In his chapter, "The Clues of God," Keller argues a number of points, which, by themselves, are not arguments that would bring any atheist to their knees in repentance, but when stacked on top of one another make a strong overall case for the existence of a creator god.

The first argument in the chapter analyzes the belief in a "big bang." The consensus among the scientific community is that the universe began with a big bang but Keller asks, "how did that happen?"

Keller quotes eminent scientist Francis Collins, the former head of the Human Genome project, who wrote:

"We have this very solid conclusion that the universe had an origin, the Big Bang. Fifteen billion years ago, the universe began with an unimaginably bright flash of energy from an infinitesimally small point. That implies before that, there was nothing. I can't imagine how nature, in this case the universe, could have created itself. And the very fact that the universe had a beginning implies that someone was able to begin it. And it seems to me that it had to be outside of nature."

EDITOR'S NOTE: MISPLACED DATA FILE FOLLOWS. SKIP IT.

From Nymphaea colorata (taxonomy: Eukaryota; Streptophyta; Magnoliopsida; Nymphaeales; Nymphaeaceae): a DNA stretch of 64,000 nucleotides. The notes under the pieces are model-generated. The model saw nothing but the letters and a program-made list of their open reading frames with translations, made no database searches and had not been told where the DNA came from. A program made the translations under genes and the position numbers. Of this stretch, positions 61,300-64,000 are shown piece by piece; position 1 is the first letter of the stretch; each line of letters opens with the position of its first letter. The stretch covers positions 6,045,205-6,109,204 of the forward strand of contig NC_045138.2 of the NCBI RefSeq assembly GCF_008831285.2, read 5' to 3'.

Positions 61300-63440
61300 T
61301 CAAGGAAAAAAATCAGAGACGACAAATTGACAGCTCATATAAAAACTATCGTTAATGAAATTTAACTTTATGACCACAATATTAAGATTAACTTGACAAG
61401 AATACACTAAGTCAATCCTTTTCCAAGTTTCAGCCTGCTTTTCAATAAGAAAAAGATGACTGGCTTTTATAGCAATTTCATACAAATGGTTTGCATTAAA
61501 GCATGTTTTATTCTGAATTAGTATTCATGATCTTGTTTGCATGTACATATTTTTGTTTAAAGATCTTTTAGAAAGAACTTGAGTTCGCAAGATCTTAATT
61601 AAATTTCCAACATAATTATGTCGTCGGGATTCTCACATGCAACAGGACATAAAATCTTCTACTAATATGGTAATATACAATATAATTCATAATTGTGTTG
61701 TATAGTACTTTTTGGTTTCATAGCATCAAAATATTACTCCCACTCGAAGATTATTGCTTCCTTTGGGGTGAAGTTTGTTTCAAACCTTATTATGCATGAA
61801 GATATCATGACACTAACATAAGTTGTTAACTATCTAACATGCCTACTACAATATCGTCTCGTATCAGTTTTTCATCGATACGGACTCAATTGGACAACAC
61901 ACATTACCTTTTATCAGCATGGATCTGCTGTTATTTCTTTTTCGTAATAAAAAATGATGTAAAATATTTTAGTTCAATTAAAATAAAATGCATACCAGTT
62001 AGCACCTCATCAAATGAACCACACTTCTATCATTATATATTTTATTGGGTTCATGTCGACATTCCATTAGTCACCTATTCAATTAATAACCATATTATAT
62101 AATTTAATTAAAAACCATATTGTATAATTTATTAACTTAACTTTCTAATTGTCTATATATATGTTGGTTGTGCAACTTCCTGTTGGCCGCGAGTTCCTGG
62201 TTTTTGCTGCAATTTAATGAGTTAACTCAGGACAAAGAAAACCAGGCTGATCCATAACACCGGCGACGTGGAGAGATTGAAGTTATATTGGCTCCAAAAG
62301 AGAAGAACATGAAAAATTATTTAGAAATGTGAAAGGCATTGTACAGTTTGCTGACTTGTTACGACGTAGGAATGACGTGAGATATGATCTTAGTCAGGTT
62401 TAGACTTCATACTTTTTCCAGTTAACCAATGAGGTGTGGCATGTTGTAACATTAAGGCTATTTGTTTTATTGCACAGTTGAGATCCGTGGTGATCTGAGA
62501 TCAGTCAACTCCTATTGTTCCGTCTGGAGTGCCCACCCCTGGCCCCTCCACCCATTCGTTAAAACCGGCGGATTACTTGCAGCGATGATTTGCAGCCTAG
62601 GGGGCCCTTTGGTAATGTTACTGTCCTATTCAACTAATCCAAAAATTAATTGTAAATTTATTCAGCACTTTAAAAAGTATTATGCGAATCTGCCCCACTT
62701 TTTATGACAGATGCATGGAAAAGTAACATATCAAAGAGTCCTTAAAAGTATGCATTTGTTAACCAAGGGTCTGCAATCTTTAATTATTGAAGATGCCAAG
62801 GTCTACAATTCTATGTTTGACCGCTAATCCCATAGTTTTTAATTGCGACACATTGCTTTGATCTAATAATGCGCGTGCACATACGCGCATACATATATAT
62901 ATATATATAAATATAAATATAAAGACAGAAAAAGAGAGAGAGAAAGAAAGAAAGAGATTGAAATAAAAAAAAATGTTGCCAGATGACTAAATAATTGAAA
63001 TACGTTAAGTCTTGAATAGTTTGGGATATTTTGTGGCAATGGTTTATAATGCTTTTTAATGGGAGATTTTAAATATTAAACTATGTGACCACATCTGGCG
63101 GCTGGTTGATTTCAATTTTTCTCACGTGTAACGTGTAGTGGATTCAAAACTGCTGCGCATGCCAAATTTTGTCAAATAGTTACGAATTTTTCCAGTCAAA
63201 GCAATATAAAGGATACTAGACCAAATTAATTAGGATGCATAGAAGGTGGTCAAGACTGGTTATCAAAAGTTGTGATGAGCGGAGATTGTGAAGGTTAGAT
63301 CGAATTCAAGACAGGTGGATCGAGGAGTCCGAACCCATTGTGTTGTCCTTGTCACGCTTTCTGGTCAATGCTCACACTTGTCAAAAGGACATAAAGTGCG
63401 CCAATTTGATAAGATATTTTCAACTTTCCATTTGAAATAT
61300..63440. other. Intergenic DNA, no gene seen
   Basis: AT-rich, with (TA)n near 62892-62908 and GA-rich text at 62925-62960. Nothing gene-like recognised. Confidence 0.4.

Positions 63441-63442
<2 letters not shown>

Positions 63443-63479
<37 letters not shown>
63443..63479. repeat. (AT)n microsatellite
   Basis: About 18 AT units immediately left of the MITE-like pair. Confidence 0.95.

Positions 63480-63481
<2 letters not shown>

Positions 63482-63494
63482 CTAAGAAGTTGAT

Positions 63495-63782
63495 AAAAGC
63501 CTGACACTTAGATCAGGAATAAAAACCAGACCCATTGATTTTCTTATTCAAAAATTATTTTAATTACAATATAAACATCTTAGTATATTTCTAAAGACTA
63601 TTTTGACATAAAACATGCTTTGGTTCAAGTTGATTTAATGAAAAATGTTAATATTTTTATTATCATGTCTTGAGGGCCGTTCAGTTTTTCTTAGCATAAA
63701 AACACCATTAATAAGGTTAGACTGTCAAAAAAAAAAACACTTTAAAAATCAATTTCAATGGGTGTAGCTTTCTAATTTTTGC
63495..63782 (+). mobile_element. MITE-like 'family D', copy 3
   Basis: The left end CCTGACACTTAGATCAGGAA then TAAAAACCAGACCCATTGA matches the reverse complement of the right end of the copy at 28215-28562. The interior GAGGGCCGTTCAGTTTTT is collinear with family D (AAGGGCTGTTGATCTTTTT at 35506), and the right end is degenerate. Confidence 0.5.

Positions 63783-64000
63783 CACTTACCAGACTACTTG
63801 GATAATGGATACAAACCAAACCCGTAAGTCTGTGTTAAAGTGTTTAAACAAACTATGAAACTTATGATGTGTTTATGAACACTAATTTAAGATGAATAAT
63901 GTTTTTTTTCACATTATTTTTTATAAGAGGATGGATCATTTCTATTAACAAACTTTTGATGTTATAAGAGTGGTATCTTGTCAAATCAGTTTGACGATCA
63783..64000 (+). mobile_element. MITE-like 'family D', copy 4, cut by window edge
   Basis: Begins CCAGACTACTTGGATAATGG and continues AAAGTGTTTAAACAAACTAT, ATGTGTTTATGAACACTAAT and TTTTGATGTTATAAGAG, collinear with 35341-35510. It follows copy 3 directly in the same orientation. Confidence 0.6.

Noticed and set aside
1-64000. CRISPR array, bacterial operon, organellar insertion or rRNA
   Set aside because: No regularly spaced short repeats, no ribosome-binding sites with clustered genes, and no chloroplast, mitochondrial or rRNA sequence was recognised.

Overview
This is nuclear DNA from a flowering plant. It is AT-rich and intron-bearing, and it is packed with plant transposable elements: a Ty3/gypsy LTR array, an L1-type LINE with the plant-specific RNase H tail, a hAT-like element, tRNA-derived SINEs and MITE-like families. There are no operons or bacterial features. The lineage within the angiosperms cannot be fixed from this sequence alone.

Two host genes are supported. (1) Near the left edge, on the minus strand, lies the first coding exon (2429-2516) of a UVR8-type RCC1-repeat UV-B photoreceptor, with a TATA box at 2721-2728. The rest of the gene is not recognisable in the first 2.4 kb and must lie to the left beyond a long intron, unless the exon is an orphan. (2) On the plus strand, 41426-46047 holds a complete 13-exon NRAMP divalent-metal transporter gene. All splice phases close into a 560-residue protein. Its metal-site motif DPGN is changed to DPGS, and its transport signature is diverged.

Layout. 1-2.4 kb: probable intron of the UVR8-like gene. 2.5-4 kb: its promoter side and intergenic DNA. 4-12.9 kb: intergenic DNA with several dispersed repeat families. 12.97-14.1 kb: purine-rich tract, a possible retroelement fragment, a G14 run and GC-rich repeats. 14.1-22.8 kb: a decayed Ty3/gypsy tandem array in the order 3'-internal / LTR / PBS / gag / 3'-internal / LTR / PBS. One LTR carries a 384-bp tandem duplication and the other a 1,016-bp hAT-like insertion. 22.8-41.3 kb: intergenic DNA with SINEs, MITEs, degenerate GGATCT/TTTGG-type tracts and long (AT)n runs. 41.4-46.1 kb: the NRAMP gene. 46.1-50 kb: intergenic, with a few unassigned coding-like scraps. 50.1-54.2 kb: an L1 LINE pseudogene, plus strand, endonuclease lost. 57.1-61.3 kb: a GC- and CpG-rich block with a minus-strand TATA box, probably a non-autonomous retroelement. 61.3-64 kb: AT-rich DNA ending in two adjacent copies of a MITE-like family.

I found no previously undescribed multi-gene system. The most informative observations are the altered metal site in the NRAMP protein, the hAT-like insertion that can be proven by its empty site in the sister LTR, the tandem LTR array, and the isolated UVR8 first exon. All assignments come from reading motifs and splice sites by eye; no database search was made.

Keller points out that the very contingency of creation strongly argues for a God. Now, this does not mean that it is the god of the Bible, but it is a start. More later but, once again, be sure to be there at the Saturday evening service (5pm) and stay for dinner and frank and open discussion about Revolution. Peace.

Tuesday, June 24, 2008

More On the Poo that is "Pagan Christianity"

More reviews on the poop that is the book "Pagan Christianity" by Barna and Viola (pics to the left).

Here are a few quotes from Pastor Joe Thorn's take on the first few chapters of the poop: